The scene sets up another clash with Ulik--while, in Asgard, Odin's forces are learning the extent of the trolls' intelligence on their enemy, though it has not come to the trolls through conventional means. (Given the hordes of trolls set against them, it's also come as a shock to the Asgardians that the trolls have been procreating like rabbits--and as a warrior race, surely the Asgardians realize the advantage of strength of numbers.) As Asgard's forces meet resistance which is now a clear threat, this story is finally ready to unveil the one whom Geirrodur has in his thrall, whose technology and precognition are turning the tide strongly in the troll king's favor.

On Earth, things don't fare much better for the God of Thunder, who must still fend off Ulik even as he strives to locate Sif. But in achieving the latter, he carelessly makes it possible for the trolls to at last gain what they have sought to deprive him of--and in so doing, stranding him on Earth, unable to aid his fellow Asgardians as the trolls launch their main and most fierce assault on Asgard itself.

But unlike the situation in Asgard, Thor's predicament turns out to be not as desperate*, when Sif, by virtue of the fact that she is a goddess, uses her inborn ability to transport herself and Thor back to Asgard. Deus ex machina, anyone?

*Though you wouldn't know it from hearing the harebrained plan that Thor concocts to salvage his situation before Sif chimed in with her far less radical solution.  Frankly I'm amazed that Kirby inserted the scene as an option. On the other hand, it's diverting to wonder how many occasions a penciler might have intentionally injected something so preposterous, just to see how a scripter would account for it.

While Thor and Sif begin to investigate the evidence they're finding of advanced weaponry in the troll catacombs, that weaponry is being put to good use in Asgard, as the trolls rout the resistance mounted against them--weaponry, it turns out, that also proves to be effective against the up-until-now irresistible power of the lord of Asgard.

Odin's casual tossing aside of his "power scepter," a conduit for his power which he has made frequent use of in the past, is surely a morale boost for the troops he seeks to rally against the enemy. But unknown even to Odin, this war's deciding battle will be fought in the troll domain, where Ulik reveals yet another weapon which the alien, Orikal, has provided for those who keep him captive. Whether it will meet its match in Mjolnir remains to be seen; but perhaps the real mystery here is how the most unworthy Ulik is able to so easily lift and hold Thor's hammer without any apparent strain whatsoever. If another such provocative scene on Kirby's part, however, this time it's one which Lee ignores entirely.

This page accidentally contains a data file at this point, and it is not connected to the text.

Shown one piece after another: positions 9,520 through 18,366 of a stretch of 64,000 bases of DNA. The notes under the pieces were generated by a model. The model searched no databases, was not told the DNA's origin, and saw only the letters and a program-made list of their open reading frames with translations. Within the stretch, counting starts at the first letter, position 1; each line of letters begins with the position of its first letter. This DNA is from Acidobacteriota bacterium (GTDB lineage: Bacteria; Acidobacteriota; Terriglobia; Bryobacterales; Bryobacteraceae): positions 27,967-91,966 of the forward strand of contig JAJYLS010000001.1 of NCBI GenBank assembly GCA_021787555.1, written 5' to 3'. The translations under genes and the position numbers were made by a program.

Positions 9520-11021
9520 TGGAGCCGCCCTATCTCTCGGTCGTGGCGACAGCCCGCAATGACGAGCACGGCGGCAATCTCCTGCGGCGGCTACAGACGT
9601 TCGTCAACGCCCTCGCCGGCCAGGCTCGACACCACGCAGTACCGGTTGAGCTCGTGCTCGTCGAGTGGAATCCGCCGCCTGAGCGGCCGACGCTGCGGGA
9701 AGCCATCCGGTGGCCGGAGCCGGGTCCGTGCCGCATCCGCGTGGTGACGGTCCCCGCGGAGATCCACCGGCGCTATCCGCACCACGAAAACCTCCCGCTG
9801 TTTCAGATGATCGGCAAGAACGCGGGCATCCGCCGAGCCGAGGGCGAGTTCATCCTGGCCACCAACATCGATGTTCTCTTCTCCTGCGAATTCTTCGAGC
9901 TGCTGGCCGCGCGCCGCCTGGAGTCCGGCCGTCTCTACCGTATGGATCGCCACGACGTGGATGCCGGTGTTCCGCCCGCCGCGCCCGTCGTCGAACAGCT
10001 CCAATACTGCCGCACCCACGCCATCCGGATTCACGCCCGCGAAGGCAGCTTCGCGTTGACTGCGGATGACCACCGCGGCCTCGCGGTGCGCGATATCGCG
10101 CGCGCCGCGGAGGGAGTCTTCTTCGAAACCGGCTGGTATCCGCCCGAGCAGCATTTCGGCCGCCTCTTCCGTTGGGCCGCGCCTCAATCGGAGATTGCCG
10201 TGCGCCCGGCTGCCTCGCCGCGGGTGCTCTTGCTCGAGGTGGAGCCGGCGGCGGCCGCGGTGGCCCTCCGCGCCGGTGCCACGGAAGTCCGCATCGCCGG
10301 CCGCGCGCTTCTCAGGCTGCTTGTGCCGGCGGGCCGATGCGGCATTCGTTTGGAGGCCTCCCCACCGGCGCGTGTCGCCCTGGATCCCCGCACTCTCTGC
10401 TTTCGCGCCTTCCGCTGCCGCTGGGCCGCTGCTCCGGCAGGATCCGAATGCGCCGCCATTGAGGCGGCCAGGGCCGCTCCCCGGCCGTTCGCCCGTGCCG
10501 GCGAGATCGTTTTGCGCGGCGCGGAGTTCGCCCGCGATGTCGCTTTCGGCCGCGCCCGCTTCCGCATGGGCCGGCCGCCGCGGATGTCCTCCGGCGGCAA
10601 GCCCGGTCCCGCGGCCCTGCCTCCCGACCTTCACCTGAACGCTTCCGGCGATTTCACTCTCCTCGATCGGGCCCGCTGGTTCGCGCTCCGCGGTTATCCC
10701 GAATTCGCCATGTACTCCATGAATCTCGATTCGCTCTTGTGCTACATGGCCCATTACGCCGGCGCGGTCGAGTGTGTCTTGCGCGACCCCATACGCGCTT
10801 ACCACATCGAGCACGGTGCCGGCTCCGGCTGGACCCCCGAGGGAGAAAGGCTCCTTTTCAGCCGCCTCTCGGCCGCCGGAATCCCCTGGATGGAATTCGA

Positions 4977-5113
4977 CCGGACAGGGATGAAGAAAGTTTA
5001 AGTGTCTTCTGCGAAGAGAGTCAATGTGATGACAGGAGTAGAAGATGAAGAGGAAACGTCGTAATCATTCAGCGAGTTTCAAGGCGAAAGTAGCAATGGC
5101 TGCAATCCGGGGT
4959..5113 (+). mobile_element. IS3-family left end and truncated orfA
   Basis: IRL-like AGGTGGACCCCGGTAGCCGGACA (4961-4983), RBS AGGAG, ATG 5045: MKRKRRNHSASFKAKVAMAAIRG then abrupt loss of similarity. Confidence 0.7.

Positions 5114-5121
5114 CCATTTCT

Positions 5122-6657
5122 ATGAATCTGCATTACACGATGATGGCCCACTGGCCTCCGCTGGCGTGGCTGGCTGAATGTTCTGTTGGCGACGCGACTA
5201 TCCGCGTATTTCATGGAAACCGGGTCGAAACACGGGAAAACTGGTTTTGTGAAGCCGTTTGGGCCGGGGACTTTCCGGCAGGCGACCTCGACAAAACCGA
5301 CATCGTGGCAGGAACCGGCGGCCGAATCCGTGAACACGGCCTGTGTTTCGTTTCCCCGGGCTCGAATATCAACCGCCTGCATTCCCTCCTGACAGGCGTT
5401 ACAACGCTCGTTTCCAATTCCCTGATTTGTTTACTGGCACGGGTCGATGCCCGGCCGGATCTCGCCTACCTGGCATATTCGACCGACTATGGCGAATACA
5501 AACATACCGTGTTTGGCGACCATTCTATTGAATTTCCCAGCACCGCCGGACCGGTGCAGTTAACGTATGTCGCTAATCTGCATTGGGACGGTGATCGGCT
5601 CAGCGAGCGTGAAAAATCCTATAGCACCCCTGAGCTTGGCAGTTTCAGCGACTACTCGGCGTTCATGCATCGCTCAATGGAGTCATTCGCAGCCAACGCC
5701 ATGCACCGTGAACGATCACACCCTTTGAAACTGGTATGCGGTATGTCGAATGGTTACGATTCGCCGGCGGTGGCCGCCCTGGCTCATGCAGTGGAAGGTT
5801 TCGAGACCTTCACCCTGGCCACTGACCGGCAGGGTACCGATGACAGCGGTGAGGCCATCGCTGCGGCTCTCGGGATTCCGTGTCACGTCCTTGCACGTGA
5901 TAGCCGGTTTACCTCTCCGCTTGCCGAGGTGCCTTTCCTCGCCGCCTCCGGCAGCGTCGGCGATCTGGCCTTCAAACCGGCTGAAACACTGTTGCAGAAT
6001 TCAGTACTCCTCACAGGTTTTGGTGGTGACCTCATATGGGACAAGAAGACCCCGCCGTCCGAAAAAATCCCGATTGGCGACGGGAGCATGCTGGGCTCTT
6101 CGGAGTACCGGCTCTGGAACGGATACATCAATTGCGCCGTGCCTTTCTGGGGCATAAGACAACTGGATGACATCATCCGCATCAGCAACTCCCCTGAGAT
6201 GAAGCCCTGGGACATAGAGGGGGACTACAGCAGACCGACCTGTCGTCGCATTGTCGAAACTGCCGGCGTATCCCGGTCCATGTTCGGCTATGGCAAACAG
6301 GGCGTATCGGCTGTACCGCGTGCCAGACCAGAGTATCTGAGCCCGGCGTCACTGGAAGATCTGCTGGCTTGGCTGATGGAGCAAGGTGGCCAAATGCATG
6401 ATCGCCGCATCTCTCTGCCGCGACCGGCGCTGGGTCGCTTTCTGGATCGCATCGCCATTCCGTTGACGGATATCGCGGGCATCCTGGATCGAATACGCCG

With both Sif and Thor continuing to fight, however, and with the stakes this high, Geirrodur decides to enlist once more the aid of Orikal, who reaches out from his hidden chamber to seize the pair in a beam of force. That, in turn, leaves Thor no choice but to smash through the rockface against which they've been held--and both he and Sif meet at last the being who has been forced against his will to take part in this war. But Thor discovers that Orikal's departure from this universe holds the key to defeat for Geirrodur and his forces--and it's Ulik, the troll who seethes at Orikal for stealing his thunder in this conflict, who unknowingly points the way to victory for Asgard.

(Come on, Thor--you swung at Ulik when he raced past you, and missed. Who are you fooling?)

Odin learns later of the crucial part which Thor played in this war--and why the forces of Geirrodur, on the verge of victory, were suddenly forced to flee when their advanced weaponry suddenly failed them and they proved no match on their own against the legions of Asgard. As for Orikal, he inexplicably appears decades later in a 1999 story which sees him once again a prisoner of the trolls and a slave to Geirrodur's will. For a being with an "Infinite Eye" which allows him to be aware of so much yet to be, when it comes to his own well-being he seems remarkably short-sighted, eh?

Asgard goes to war against a billion, billion beings!

Better known to us as...
(Thanks a heap, Ulik! Why can't you ever mind your own business?)


Anonymous said...

Sadly, legions of screwballs on the Internet have given the ancient and honorable term "troll" a bad connotation, but the Asgardian trolls here are in rare form! I can't remember a comic where they are portrayed as interesting, devious, energetic and somewhat comical as they are here. Their far-out costumes and weaponry are classic Kirby. It looks like he was having as good a time drawing this as I did reading it. I'd like to think so!
I've got the reprint, in an issue of the old Marvel Spectacular, but I haven't looked at it in eons, so this seems almost new to me.
C.F.,I do remember Orikal and like you I remember wondering how an entity supposedly so wise and powerful got himself into that fix the first time!
Geirrodur ain't exactly the sharpest tool in the shed. But you say it happened again? I'm gonna hafta check out that link.
How many times does a guy gotta get captured by trolls before he gets wise?!
Great post.


Comicsfan said...

M.P., if you enjoy troll/Asgardian conflicts (and who doesn't?), you'll want to check out Gerry Conway's treatment of our irascible underground dwellers, as they again target Thor's hammer in a greater scheme. Geirrodur is a firm believer in the mortal phrase "If at first you don't succeed...", that's for sure.